MOSCOW, 16 May (BelTA) – Belarusian President Aleksandr Lukashenko is taking part in the summit of the Collective Security Treaty Organization (CSTO) in Moscow on 16 May, BelTA has learned.
The heads of all six member states, as well as CSTO Secretary General Stanislav Zas arrived at the Grand Kremlin Palace that is hosting the Summit of Leaders of the CSTO. The summit is timed to the 30th anniversary of the Collective Security Treaty and the 20th anniversary of the establishment of the Collective Security Treaty Organization. “The summit provides for a joint meeting of the leaders as well as their separate communication during breakfast,” Dmitry Peskov, press secretary of the Russian president, had informed earlier.
The ongoing summit is actually the first fully offline meeting of the CSTO leaders since November 2019 when the Collective Security Council meeting was held in Bishkek. Subsequent summits were held via video link due to the coronavirus pandemic. A face-to-face meeting of the heads of state took place only in September 2021 on the sidelines of the SCO summit in Dushanbe, but back then not all the CSTO leaders were present at the negotiating table.
Aleksandr Lukashenko is expected to hold talks with his Russian counterpart Vladimir Putin. One of the main topics of discussion will be the development of cooperation and joint work on import substitution.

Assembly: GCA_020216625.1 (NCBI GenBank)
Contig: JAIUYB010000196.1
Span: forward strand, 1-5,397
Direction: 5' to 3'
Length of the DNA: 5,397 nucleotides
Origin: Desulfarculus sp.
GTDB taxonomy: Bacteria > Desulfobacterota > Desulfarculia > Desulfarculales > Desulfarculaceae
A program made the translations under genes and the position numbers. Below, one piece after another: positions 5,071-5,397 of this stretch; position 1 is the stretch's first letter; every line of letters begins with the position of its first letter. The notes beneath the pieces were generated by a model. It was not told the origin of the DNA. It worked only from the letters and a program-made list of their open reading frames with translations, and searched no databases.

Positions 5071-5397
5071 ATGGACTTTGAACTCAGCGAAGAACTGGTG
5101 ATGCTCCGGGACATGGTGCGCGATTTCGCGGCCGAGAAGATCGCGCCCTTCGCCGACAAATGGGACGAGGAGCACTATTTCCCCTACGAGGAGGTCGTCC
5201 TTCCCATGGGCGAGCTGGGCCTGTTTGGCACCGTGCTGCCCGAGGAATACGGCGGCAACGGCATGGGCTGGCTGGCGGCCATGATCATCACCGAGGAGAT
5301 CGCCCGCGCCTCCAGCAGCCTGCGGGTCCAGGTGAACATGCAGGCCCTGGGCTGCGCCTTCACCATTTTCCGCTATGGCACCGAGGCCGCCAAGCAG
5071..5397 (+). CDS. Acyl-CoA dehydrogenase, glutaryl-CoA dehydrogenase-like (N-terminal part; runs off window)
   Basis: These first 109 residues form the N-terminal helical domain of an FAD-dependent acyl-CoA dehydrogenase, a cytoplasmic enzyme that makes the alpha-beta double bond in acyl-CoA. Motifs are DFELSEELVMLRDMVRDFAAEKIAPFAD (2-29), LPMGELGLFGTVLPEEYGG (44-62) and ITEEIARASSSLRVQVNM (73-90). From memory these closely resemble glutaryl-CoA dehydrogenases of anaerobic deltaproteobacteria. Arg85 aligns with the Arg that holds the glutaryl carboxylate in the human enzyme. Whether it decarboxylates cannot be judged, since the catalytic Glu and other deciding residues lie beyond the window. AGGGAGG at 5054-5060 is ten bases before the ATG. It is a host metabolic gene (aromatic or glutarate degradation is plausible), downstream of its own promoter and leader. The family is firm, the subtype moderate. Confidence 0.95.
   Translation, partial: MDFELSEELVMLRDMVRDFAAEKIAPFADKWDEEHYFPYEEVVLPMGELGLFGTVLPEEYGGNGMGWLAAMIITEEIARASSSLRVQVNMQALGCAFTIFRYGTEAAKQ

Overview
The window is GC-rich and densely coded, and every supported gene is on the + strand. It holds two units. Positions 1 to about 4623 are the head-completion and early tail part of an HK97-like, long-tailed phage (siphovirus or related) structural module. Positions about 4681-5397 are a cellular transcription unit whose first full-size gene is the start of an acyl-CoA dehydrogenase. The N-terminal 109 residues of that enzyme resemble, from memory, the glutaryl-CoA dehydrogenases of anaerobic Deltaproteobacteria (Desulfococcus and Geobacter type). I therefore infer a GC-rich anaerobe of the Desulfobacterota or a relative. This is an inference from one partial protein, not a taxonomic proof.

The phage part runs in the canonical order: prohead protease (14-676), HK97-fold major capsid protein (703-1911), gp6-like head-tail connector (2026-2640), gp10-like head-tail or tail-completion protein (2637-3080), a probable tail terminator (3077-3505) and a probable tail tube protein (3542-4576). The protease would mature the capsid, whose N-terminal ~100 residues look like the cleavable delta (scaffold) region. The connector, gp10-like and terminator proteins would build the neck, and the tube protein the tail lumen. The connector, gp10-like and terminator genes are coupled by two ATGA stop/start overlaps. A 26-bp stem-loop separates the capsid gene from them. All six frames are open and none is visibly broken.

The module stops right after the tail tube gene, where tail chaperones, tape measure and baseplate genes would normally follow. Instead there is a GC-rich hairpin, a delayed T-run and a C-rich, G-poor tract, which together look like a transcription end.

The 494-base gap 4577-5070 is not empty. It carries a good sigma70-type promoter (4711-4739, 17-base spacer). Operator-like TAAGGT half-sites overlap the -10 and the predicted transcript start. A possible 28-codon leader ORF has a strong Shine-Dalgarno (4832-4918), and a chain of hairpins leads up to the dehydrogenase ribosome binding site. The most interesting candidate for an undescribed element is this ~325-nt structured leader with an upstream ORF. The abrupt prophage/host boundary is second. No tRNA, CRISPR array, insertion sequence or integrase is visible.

The Collective Security Treaty Organization was instituted by the Collective Security Treaty signed in Tashkent on 15 May 1992 by the leaders of Armenia, Kazakhstan, Kyrgyzstan, Russia, Tajikistan and Uzbekistan. Belarus, Azerbaijan and Georgia joined it in 1993. The treaty entered into force on 20 April 1994.
Article 4 of the treaty reads: “If one of the participating states is subjected to aggression by any state or group of states, this will be considered as aggression against all parties to this treaty. In the event of an aggression against any of the participating states, all other participating states will provide it with the necessary assistance, including military assistance, as well as other types of support in order to exercise the right to collective defense in accordance with Article 51 of the UN Charter.”